When ANTIQUES ROADSHOW stopped in Salt Lake City in June of 2006, a good number of objects that visitors brought in had some connection to the history of Mormonism, which was no surprise as Salt Lake City history is largely Mormon history. But it was intriguing that three separate visitors arrived with valuable collections from the 1850s, an important pioneer decade in Mormon history.
An overview of how the Mormon Church was founded, and what led it to the "New Zion" of Salt Lake City
One of the items was a collection of personal documents that belonged to Philip Margetts, a Mormon convert and actor who arrived in Salt Lake City in 1850 and who knew Brigham Young (SLC Hour 1); another was a rare first edition of a sacred Mormon book, The Pearl of Great Price, originally a proselytizing document (SLC Hour 2); and another included two documents that refer to the so-called Utah War of 1857, which threatened to pit U.S. government troops against the Mormons (SLC Hour 3).
These three sets of items present the chance to take a closer look at the early history of the Mormon faith and the establishment of Salt Lake City as the promised land of the Mormon Church.
What is today known as the Church of Jesus Christ of Latter-day Saints (LDS), or the Mormon Church, was established in the early 1830s by a man from western New York named Joseph Smith, Jr., a charismatic religious leader who many came to view as a prophet. Smith believed that God had chosen him to establish the true Church of Jesus Christ in America. His teaching held that other Christian churches had long ago been corrupted, and that no authentic Christian church any longer existed.
Smith said that for several years during the 1820s he had received visitations from an angel, who eventually led him to find, and then translate, a set of engraved golden plates created by an ancient prophet named Mormon. The resulting translation became the Book of Mormon, which Smith asserted was another Christian gospel and which became the foundation of the Mormon faith. Together with the Book of Mormon, Mormons have three other works that are standard to their faith: the King James version of the Bible, and two additional books of scripture, the Doctrine and Covenants and The Pearl of Great Price.
The first edition of The Pearl of Great Price, published in Liverpool in 1851, was valued by rare-books expert Ken Sanders at up to $10,000. The book is a collection of early Mormon pamphlets that includes the Church's Articles of Faith; Smith's interpretation of the Book of Genesis and the Gospel of Matthew from the Bible; Smith's translation of an ancient Egyptian papyrus that he said contained the story of the ancient Jewish prophet Abraham while he was in Egypt; and Smith's autobiographical account of his early life that included an account of his "First Vision."
Sanders also mentioned on-air that Brigham Young actually did not want The Pearl of Great Price published at the time, in part because he didn't believe that the book was proper scripture. But according to Sanders there might also have been another reason. The publisher of the 1851 edition, Orson Pratt of Liverpool, a Mormon theologian and publisher, received the manuscript from a rival faction of Mormons who were associated with the descendants of Joseph Smith, known as the Reorganized Church of Jesus Christ of Latter-day Saints, or RLDS.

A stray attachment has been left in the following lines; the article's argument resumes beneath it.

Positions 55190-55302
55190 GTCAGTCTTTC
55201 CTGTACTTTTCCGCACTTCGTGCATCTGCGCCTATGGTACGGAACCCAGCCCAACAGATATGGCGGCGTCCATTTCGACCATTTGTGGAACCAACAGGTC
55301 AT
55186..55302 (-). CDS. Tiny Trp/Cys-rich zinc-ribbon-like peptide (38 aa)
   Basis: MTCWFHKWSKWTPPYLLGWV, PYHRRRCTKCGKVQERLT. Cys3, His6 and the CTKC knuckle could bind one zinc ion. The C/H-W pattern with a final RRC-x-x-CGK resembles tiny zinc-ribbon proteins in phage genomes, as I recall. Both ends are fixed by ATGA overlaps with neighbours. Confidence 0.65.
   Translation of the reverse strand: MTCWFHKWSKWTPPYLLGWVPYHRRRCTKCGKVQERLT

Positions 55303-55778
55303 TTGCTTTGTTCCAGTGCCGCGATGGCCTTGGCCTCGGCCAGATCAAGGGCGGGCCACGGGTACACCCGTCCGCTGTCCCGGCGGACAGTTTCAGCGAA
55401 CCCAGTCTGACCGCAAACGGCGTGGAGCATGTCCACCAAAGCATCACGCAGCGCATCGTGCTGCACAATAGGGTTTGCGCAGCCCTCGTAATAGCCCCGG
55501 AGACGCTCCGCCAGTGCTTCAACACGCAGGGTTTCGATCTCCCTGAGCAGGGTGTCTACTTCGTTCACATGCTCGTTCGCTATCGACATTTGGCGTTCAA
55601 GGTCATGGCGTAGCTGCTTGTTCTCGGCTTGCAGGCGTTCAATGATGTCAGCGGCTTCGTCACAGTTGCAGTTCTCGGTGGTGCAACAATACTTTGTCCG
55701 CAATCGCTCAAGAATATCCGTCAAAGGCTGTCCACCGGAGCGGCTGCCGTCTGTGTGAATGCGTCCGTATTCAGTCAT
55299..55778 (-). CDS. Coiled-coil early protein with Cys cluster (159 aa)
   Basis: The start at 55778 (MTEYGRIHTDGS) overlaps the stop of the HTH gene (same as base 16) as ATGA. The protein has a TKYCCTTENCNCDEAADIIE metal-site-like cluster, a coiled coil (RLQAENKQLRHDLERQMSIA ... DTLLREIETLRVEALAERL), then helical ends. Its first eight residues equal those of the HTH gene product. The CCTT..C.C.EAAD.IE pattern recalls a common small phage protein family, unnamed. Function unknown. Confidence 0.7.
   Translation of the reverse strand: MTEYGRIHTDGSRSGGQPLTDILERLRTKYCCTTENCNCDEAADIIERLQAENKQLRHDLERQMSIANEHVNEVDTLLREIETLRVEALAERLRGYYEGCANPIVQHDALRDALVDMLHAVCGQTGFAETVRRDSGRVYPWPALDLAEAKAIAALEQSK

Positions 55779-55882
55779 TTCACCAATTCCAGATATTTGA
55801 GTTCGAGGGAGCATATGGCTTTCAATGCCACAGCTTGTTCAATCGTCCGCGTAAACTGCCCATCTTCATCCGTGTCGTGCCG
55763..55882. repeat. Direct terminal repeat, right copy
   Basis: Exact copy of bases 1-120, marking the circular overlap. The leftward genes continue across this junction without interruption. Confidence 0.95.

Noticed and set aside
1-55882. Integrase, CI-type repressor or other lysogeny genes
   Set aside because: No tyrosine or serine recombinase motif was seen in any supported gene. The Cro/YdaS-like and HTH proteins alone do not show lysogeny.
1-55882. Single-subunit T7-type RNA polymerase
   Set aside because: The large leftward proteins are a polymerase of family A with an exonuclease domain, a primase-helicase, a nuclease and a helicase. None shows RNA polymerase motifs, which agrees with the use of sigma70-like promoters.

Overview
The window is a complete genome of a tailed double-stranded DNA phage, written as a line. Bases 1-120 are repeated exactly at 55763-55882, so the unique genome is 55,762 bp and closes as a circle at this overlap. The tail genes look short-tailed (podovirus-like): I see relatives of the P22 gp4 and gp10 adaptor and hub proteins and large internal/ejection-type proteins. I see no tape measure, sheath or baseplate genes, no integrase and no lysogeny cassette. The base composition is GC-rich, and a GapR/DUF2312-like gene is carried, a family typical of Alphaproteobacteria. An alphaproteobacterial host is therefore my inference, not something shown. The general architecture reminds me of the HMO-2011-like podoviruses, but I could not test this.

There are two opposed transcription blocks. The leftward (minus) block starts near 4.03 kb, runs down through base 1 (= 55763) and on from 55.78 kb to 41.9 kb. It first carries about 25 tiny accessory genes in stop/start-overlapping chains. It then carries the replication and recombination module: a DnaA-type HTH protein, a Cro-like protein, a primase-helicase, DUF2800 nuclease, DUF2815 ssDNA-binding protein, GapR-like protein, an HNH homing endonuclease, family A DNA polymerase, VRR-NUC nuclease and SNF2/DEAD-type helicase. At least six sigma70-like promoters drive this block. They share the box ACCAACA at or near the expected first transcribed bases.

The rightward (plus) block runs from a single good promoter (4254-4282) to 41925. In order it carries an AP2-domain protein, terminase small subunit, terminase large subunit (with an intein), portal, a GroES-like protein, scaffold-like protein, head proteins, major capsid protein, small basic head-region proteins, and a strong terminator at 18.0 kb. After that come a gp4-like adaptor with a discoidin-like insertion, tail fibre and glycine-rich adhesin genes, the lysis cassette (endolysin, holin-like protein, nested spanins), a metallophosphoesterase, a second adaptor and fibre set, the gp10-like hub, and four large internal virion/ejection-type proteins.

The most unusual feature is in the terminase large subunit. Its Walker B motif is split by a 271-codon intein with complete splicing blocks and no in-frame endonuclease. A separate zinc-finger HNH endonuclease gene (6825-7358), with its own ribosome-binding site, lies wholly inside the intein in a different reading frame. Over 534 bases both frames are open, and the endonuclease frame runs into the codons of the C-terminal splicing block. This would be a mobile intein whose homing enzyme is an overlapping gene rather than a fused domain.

RLDS, which included members who were related to Joseph Smith, were a rival to Brigham Young and the Utah Mormons. "There was this huge power struggle between the LDS and the RLDS," says Sanders, noting that Young might have feared the book and its Smith lineage would have granted the RLDS a legitimacy that he didn't want them to have. A second edition of The Pearl of Great Price was only published again in 1878, a year after Young died.
Outsider Hostility and Westward Movement
Smith drew many followers, but the Mormons also attracted hostility from many Americans who were threatened by the Mormons' tendency to settle in tight-knit communities — what the Mormons referred to as "the gathering." Many outsiders were also critical because the Mormons were led by someone who claimed to be a living prophet and considered themselves to be God's true chosen people. A further threat was the economic and political power that resulted from the Mormons' industriousness and the cohesiveness of their communities. More than once, the Mormons were violently attacked. In 1839, they fled from Missouri, where they had settled temporarily, creating a new city in Illinois named Nauvoo, where some 15,000 converts eventually gathered. There, in 1844, Joseph Smith was killed by an angry mob.
Before he was murdered, however, Smith had prophesied that his followers would journey to a "New Zion" somewhere in the Rocky Mountains, and in 1846 the Mormons did travel west once again. Unlike other western settlers, the Mormons went west not for gold, work, or adventure, but for a place to worship without persecution. Smith's successor, Brigham Young, himself a strong and able leader, led a wagon party across the Missouri River, then the western border of the United States, into what at the time was Mexican territory.